- Use a rolling cart to transport items.
- A footstool is useful for keeping your operated leg straight out in front of you when you sit. Wear a big-pocket shirt or soft shoulder bag for carrying things around.
- Set up a “recovery center” in your home, with phone, television remote control, radio, facial tissue, wastebasket, pitcher and glass, reading materials and medications within reach.
Care at Home
- Keep the area clean and dry. A dressing will be applied in the hospital and should be changed as necessary. Ask for instructions on how to change the dressing if you are not sure.
- Sutures will be removed in two to three weeks and X-rays will be taken to ensure that the joint is healing properly. Until then, do not shower or bathe; instead, do a simple sponge bath.
- Notify your doctor if the wound appears red or begins to drain.
- Take your temperature twice daily and notify your doctor if it exceeds 100.5ºF.
- Swelling is normal for the first three to six months after surgery. Elevate your leg slightly and apply an ice pack for 15 to 20 minutes at a time.
- Warning signs – calf pain, chest pain or shortness of breath are signs of a possible blood clot. Notify your doctor immediately if you notice any of these symptoms.
Take all medications as directed. You will probably be given a blood thinner to prevent clots from forming in the veins of your calf and thigh because these clots can be life-threatening. If a blood clot forms and then breaks free, it could travel to your lungs, resulting in a pulmonary embolism, a potentially fatal condition.
Because you have an artificial joint, it is especially important to prevent any bacterial infection from settling into your joint implant. You should get a medical alert card and take antibiotics whenever there is a possibility of a bacterial infection, such as when you have dental work. Be sure to notify your dentist that you have a joint implant and let your doctor know if your dentist schedules an extraction, periodontal work, dental implant or root canal work.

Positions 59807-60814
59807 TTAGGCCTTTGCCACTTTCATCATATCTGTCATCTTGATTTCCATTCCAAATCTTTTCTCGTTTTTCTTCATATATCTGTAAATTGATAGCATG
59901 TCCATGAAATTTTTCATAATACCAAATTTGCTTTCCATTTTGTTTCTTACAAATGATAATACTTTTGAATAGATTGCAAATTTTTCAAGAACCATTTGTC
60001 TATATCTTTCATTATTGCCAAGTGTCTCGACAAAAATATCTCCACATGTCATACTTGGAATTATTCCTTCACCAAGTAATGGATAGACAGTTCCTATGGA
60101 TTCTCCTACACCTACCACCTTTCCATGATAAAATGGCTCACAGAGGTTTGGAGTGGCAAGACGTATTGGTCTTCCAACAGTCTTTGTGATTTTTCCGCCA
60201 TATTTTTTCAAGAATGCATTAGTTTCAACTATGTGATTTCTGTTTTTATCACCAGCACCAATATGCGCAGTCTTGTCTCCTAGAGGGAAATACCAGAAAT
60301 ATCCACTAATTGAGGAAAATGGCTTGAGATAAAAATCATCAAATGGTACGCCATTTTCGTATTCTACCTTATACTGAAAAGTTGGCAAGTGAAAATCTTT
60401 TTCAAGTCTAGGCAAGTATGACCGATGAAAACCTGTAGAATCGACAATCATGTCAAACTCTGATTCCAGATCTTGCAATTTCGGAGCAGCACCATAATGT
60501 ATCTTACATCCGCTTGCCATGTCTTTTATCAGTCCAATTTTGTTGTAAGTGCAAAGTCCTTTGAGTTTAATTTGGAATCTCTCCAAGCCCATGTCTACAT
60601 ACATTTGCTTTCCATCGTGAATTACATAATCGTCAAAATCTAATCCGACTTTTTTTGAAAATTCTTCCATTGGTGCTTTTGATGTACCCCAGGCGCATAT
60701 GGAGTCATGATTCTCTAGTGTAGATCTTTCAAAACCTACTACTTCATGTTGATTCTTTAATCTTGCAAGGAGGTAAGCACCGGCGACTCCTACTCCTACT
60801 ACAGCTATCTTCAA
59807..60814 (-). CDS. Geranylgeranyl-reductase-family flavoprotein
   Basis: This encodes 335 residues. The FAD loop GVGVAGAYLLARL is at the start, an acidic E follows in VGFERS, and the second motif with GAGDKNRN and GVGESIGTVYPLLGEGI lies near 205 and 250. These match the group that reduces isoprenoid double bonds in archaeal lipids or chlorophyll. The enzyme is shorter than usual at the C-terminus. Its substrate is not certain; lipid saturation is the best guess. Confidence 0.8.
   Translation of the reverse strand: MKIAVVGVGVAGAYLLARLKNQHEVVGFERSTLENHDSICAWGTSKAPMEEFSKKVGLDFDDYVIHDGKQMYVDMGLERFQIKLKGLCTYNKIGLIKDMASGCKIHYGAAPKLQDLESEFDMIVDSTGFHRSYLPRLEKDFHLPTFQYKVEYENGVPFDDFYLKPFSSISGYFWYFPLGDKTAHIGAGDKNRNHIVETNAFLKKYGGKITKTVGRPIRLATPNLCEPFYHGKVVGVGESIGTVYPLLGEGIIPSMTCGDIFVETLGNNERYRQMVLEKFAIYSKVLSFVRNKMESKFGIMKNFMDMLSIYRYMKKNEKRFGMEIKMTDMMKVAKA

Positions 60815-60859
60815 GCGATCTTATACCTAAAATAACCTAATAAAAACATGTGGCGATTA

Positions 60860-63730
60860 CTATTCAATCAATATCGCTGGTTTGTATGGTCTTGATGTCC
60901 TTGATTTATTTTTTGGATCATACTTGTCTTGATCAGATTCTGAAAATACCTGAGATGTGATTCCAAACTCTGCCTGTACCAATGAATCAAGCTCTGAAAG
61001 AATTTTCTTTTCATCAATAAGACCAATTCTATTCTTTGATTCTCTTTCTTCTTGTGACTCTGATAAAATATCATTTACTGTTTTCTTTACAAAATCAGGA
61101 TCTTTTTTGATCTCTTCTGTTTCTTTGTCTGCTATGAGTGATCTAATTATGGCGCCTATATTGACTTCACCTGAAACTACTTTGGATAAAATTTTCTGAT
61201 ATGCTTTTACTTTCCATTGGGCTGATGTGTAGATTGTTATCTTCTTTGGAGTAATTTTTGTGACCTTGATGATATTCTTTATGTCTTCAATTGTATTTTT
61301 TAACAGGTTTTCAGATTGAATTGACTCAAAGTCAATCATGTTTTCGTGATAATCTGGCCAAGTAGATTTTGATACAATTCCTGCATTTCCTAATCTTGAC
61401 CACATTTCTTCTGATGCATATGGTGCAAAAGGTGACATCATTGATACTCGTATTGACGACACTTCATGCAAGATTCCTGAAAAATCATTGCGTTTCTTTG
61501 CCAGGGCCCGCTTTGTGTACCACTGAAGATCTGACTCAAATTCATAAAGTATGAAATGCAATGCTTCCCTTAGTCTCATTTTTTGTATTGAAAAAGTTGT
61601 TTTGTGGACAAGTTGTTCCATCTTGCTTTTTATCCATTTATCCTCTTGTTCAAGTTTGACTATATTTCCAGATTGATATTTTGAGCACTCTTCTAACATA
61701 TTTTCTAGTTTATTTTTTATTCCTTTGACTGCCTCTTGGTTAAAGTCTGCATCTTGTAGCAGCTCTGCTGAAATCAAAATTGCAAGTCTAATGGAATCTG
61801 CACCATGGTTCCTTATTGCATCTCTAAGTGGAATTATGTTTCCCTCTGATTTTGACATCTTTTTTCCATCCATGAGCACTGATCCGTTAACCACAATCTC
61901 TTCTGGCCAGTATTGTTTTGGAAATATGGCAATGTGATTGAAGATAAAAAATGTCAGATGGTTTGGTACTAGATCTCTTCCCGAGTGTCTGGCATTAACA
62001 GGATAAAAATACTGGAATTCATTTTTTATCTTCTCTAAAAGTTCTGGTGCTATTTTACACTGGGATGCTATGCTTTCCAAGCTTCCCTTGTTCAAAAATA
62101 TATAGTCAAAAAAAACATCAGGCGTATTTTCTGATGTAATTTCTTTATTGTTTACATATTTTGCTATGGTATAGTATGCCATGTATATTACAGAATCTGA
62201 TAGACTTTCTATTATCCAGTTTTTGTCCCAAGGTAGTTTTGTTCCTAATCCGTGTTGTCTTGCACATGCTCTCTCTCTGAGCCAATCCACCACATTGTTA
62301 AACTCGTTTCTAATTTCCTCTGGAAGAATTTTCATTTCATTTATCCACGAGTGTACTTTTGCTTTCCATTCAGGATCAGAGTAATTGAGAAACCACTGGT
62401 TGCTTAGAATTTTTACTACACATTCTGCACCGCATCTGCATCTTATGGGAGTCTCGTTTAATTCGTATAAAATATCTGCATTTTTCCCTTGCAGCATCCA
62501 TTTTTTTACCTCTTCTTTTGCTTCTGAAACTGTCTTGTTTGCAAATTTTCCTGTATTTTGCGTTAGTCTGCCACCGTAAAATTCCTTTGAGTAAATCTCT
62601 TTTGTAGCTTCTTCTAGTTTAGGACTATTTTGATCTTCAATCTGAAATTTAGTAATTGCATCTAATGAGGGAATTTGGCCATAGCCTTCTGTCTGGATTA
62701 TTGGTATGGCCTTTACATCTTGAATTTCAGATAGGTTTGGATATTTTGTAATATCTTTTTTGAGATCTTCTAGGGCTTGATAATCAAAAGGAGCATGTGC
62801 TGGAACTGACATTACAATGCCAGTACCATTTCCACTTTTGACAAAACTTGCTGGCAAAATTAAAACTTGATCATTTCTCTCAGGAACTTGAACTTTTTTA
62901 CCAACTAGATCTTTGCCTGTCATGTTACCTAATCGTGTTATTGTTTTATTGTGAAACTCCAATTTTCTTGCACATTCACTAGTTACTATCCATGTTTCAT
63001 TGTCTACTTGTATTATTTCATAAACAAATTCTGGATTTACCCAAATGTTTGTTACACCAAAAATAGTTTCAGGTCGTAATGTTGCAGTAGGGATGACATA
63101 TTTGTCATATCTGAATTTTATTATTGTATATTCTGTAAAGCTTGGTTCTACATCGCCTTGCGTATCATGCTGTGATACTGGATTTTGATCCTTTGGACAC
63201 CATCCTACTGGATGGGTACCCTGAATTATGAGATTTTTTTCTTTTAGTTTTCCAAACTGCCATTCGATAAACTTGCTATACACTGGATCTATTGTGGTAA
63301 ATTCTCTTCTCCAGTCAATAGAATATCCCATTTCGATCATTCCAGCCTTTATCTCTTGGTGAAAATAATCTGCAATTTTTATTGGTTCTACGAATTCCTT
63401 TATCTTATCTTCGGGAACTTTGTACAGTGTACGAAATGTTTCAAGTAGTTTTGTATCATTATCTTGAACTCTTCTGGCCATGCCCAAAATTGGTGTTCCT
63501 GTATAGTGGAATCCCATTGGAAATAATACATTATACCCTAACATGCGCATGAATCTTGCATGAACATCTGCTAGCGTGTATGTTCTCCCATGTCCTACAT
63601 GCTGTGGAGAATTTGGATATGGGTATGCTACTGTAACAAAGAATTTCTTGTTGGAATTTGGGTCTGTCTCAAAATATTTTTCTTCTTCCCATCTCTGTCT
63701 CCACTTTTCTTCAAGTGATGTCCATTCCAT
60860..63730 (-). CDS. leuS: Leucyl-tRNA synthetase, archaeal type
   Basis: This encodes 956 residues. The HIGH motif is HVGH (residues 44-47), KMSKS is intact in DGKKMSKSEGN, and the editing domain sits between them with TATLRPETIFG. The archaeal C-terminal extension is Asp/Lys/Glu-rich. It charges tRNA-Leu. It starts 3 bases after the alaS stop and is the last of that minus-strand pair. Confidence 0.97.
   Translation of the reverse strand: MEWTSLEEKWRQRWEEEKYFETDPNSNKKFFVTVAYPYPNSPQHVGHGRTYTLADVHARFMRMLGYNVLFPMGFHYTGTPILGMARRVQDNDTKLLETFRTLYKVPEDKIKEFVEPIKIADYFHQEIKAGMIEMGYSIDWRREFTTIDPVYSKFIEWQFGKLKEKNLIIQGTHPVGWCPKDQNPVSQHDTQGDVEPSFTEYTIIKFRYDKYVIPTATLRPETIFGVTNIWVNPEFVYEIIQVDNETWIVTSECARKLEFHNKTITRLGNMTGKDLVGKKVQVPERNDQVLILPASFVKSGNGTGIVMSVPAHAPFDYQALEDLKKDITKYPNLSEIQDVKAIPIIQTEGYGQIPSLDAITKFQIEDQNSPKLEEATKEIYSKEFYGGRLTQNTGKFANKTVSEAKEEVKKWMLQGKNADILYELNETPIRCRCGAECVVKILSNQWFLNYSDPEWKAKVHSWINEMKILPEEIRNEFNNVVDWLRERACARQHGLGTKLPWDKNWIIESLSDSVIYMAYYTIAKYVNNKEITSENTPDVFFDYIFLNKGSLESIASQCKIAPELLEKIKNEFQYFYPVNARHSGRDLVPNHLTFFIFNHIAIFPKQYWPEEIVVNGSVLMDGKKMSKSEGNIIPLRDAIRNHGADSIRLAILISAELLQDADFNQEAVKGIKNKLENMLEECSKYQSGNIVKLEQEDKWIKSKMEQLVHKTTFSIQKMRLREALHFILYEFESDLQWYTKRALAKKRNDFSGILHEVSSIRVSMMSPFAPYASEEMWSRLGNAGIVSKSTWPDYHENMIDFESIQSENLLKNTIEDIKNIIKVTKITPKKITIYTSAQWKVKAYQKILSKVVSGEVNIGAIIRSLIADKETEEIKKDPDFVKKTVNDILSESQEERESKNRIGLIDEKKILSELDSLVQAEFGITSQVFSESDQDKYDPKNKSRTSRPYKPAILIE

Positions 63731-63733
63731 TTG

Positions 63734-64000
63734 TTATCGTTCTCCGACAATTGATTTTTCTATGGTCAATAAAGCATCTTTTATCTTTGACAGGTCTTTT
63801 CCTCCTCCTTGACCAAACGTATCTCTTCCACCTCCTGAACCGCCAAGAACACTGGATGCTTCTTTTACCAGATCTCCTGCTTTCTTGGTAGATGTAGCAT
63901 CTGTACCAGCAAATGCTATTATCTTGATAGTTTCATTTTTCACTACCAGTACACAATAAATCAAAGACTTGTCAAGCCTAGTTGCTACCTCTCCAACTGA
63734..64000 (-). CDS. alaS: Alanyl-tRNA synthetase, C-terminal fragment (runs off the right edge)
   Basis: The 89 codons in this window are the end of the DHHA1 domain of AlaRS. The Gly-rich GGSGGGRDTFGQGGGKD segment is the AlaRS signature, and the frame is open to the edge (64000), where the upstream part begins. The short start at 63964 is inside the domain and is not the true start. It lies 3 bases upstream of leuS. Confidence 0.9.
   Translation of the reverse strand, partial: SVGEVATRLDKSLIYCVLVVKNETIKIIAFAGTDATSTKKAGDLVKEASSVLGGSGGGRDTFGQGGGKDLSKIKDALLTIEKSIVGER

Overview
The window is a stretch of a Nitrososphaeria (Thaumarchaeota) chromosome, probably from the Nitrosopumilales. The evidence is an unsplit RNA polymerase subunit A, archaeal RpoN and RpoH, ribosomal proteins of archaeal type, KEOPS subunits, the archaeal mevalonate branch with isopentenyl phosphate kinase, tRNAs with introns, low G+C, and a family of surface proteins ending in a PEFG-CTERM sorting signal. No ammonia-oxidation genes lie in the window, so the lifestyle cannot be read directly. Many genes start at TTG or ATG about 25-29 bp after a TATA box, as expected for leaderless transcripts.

By the time you go home from the hospital, you should be eating a normal diet. Your physician may recommend that you take iron and Vitamin C supplements. Continue to drink plenty of fluids and avoid excessive intake of Vitamin K while you are taking blood thinner medication. Foods rich in Vitamin K include:
- Garbanzo beans
- Soybean oil
- Turnip greens
Try to limit your coffee intake and avoid alcohol. You should continue to watch your weight to avoid putting more stress on the joint.
Resuming Normal Activities
Once you get home, you should continue to stay active. The key is not to overdo it! While you can expect some good days and some bad days, you should notice a gradual improvement over time. Generally, the following guidelines will apply:
- Driving: Do not drive until your doctor says you may. Do not enter a car while standing on a curb or step. Avoid long car rides. Avoid cars with deep bucket seats or low seats. Sit on a pillow to raise the seat height.
- Exercise: Your knee is designed for low impact exercises like walking and bike riding. Talk to your physician before beginning high impact activities like jogging. Also, avoid excessive twisting at the knee as would be done with gardening.
- Sexual relations: Ask your doctor before resuming sexual relations.
- Sleeping positions: Lie on your back when resting in bed. Keep a pillow between your thighs to prevent your knees from touching. You must have a pillow between your thighs if you lie on your side.
- Sitting: For at least the first three months, sit only in chairs that have arms. Do not sit on sofas, soft chairs, stools, or rocking chairs. Do not cross your legs. The physical therapist will show you how to sit and stand from a chair, keeping your operated leg out in front of you. Get up and move around on a regular basis, at least once every hour. Sit while preparing food.
- Bathing: You may use a walk-in shower. Otherwise, take sponge baths or purchase a tub bench.
- Stairs: Stair climbing should be avoided, if possible, until healing is complete. If you must go up stairs:
- The unaffected leg should step up first
- Then bring the affected leg up.
- Then bring your crutches or cane up
- To go down stairs, reverse the process:
- Put your crutches or cane on the lower steps
- Next, bring the affected leg forward
- Finally, step down on the unaffected leg.
- Return to work: Depending on the type of activities you perform, it may be three to six months before you can return to work.